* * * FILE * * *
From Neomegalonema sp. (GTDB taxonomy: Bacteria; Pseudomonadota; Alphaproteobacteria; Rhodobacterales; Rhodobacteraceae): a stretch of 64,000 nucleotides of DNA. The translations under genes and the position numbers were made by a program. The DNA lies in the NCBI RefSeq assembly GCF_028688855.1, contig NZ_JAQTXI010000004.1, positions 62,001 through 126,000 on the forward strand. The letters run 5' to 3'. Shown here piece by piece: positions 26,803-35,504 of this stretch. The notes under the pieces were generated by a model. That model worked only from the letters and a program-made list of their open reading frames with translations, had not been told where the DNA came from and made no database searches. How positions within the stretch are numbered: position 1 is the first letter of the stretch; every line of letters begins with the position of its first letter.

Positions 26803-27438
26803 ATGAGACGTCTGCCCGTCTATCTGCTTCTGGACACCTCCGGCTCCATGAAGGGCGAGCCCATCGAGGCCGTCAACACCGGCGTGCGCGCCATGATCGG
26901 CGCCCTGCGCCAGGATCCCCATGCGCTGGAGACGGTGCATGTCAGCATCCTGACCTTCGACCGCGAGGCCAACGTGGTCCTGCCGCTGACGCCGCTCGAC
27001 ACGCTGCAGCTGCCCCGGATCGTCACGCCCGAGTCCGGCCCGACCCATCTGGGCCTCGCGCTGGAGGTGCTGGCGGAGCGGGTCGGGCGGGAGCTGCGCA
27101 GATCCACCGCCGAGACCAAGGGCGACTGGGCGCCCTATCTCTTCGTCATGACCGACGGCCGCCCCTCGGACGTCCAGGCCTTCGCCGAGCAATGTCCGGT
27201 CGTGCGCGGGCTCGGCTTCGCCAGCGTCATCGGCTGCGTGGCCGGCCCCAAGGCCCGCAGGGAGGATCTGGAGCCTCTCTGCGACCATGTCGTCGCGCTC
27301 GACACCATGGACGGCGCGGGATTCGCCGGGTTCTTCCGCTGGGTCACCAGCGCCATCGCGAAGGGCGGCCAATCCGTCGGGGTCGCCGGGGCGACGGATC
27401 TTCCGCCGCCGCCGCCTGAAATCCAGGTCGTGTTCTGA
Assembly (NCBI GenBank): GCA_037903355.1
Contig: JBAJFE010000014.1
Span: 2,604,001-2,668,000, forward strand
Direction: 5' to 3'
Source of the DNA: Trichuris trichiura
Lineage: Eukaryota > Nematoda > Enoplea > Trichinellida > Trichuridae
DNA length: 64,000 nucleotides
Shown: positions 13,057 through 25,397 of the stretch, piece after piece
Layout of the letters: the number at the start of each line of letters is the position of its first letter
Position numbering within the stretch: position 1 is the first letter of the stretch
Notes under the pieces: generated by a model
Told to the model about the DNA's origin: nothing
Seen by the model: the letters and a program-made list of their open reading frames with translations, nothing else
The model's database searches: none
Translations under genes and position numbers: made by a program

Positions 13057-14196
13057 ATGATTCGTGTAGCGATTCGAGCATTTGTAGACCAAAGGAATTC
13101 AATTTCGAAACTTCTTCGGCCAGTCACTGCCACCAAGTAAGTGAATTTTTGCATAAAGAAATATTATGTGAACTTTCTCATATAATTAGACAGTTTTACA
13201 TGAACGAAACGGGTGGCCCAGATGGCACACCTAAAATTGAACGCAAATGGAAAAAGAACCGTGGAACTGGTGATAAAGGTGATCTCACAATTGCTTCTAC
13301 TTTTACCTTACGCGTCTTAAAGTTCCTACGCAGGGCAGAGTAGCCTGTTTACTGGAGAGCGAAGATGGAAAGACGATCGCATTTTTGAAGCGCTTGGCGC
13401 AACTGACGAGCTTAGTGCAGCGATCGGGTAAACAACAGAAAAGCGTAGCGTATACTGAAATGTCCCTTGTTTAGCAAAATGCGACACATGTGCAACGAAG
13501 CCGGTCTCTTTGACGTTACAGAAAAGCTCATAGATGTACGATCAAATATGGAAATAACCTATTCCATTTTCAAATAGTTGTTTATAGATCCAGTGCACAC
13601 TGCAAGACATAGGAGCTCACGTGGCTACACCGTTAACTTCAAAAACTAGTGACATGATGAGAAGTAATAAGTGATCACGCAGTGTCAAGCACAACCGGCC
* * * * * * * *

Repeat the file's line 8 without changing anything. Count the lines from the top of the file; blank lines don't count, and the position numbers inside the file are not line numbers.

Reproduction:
27301 GACACCATGGACGGCGCGGGATTCGCCGGGTTCTTCCGCTGGGTCACCAGCGCCATCGCGAAGGGCGGCCAATCCGTCGGGGTCGCCGGGGCGACGGATC